Lynch: Grayson Murray’s alcoholism raises question. How involved should PGA Tour be in personal problems?

It’s unsurprising that some golf fans with long memories would find it difficult to muster sympathy for Grayson Murray.

He’s an abrasive and ignorant social media presence who once told Black people they wouldn’t be shot by police if they just obeyed the law, and whose infamous Twitter exchange with a high school girl could be generously described as creepy.

Still, it was disheartening to see how frequently respondents to his most recent social media post evidenced the very same lack of empathy that Murray himself has often been accused of.

Murray’s tweet on the evening of July 23 illuminated a young man in a dark place. He acknowledged his difficulty adjusting to the loneliness of life on the PGA Tour, his frustrations over form so poor that he hasn’t earned a dime in prize money for three months, and, most troublingly, his alcohol addiction. He referenced a drunken incident at a hotel bar in Hawaii—presumably at the Sony Open in January—that has him on probation with the Tour, a violation of which will cost him a $20,000 fine.

“Why was I drunk? Because I’m a f——— alcoholic that hates everything to do with the PGA Tour life,” he wrote.

Murray claimed the Tour is at least partially responsible for the crisis in which he finds himself at age 27, writing, “No the PGA Tour didn’t force me to drink, but the PGA Tour never gave me help.”

Since he describes his alcoholism as something the Tour “had no knowledge about,” one assumes this lack of help he refers to means not having aided his adjustment to life in the pro ranks, rather than a denial of assistance for his addiction. He concluded with a demand that unnamed persons at the Tour be held accountable for unspecified shortcomings.

Murray’s confessional leaves many things unknown—the nature of the help he expected, the extent to which he actually sought assistance, specifics on related disciplinary proceedings—and the Tour won’t be clarifying anything given privacy concerns and its ingrained opacity on off-course issues with players.

“We can unequivocally say that the PGA Tour is a family, and when a member of that family needs help, we are there for him,” a spokesperson offered. “That has been the case here and will continue to be.”

Murray’s is the most raw contribution yet to an ongoing conversation about mental health in golf, which was initiated by Matt Wolff’s courageous candor at the U.S. Open and admirably backed up by Bubba Watson and several LPGA stars. The life these golfers have chosen is rife with challenges, no matter how gilded it might appear. Tour players are branded successes or failures every week, so its easy to start measuring your self-worth against the total on a scorecard when things aren’t going well. That would be corrosive even without a chorus of trolls eager to slobber about how much you suck.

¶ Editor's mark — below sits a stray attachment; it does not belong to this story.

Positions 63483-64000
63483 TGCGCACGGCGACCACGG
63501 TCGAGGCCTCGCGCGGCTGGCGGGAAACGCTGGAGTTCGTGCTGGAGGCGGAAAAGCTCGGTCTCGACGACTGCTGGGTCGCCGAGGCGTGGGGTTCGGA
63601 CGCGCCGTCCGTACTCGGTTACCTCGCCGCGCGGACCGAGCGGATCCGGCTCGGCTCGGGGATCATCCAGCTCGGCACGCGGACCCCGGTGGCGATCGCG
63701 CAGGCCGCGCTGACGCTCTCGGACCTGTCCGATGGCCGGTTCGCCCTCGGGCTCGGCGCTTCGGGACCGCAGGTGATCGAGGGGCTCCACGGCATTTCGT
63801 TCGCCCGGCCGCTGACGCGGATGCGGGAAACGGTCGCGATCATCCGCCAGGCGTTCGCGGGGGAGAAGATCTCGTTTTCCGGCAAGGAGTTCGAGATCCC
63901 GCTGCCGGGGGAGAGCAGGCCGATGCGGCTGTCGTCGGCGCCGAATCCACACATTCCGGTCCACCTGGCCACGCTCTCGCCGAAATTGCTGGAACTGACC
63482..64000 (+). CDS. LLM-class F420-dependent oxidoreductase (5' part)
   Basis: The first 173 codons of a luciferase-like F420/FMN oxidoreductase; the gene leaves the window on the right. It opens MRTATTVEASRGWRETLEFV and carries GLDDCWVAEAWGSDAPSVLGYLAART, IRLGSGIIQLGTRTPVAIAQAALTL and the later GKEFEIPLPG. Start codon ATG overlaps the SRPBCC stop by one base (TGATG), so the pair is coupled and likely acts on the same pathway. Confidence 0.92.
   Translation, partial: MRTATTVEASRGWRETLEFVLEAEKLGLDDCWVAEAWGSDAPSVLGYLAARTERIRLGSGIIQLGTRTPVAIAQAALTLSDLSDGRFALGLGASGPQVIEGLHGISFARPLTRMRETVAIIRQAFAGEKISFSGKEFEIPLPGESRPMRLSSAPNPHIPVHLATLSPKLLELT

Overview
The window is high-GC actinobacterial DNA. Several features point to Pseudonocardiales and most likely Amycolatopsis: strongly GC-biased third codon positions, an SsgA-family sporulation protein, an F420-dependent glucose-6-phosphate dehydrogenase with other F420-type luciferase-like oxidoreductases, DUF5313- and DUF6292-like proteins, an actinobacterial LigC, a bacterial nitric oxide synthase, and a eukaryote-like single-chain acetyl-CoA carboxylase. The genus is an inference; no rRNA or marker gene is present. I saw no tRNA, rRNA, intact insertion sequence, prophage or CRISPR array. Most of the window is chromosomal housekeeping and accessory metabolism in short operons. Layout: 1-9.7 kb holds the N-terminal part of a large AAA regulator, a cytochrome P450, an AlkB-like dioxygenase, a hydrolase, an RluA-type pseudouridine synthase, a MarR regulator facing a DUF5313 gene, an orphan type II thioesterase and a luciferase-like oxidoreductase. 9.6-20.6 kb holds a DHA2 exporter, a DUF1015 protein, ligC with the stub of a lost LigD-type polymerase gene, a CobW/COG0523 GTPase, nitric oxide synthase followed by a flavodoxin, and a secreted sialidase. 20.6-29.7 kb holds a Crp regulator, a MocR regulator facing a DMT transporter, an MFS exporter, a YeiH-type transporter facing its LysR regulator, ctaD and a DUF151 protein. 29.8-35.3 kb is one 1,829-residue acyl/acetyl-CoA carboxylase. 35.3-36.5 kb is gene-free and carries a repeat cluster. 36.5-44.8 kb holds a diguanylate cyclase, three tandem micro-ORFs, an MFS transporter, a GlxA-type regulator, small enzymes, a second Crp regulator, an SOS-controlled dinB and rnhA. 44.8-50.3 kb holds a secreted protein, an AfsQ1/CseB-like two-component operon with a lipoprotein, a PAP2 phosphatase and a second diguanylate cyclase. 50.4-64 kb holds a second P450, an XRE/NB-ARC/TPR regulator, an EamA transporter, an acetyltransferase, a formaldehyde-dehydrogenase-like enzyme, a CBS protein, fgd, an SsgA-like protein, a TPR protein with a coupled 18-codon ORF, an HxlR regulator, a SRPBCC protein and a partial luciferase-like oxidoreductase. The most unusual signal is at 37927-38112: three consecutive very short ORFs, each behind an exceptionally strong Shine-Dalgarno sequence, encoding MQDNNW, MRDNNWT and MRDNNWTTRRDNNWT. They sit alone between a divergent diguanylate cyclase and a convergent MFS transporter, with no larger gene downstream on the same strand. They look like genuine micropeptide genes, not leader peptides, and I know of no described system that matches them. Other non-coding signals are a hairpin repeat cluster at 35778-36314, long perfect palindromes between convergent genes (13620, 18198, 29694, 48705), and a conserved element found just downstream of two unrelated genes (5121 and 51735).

But Murray’s broadside apportioning blame for his struggles raises an intriguing question: to what extent is the PGA Tour responsible for the health and well-being of its members when they are outside the ropes?

As Tour players often remind us, they are independent contractors, so the statutory protections customarily afforded employees do not apply. And even if Tour officials had noticed that Murray was abusing alcohol, they would surely have been hesitant to broach the need for treatment before he did so himself. The same caution governs most workplaces. Predictable then that the only confirmed interface between Murray and Tour HQ concerning his drinking involved disciplinary action over the incident in Hawaii.

There are valid reasons to say players’ personal problems are not the Tour’s business—that’s what managers are paid for—but there’s a persuasive argument that providing its members a support community is good business.

NFL rookies have a mandatory, three-day, straight-talk seminar that covers a litany of life skills: managing domestic arrangements, financial guidance, cautions about exploitation and the perils of an entourage. Other major leagues offer similar counseling, but their rookies are typically all in the phase of transitioning to adulthood. PGA Tour newbies cannot be so neatly characterized in terms of maturity or career and life experience. Their pathways to the big show are simply too diverse.

The Tour also has an orientation for new members, though one player described it to me as being less about developing life skills than emphasizing the need to avoid negative publicity. A zealous focus on protecting the reputation of the Tour above all else remains the carcinogenic cultural legacy of former commissioner Tim Finchem.

There’s no direct connection between that mindset and Murray’s situation, but one could postulate that if the Tour were transparent about disciplinary processes—for example, not hiding the fact that he was sanctioned for an alcohol-fueled incident in Hawaii—then those who care most about him might have been alerted sooner to a developing crisis.

Transparency is crucial in adequately addressing mental health and addiction issues, but it is not a guiding principle of the Tour. The power to change that practice rests with those whose well-being is the organization’s concern: the players.

Murray and the PGA Tour almost certainly have wildly conflicting versions of how things arrived at this juncture, of what actions the Tour did and could take, and where responsibility lies when a young man proves acutely ill-equipped for the burdens of a life and career in professional golf. Hopefully they will at least agree that there’s plenty for all parties to work on, for the sake of the next Grayson Murray.

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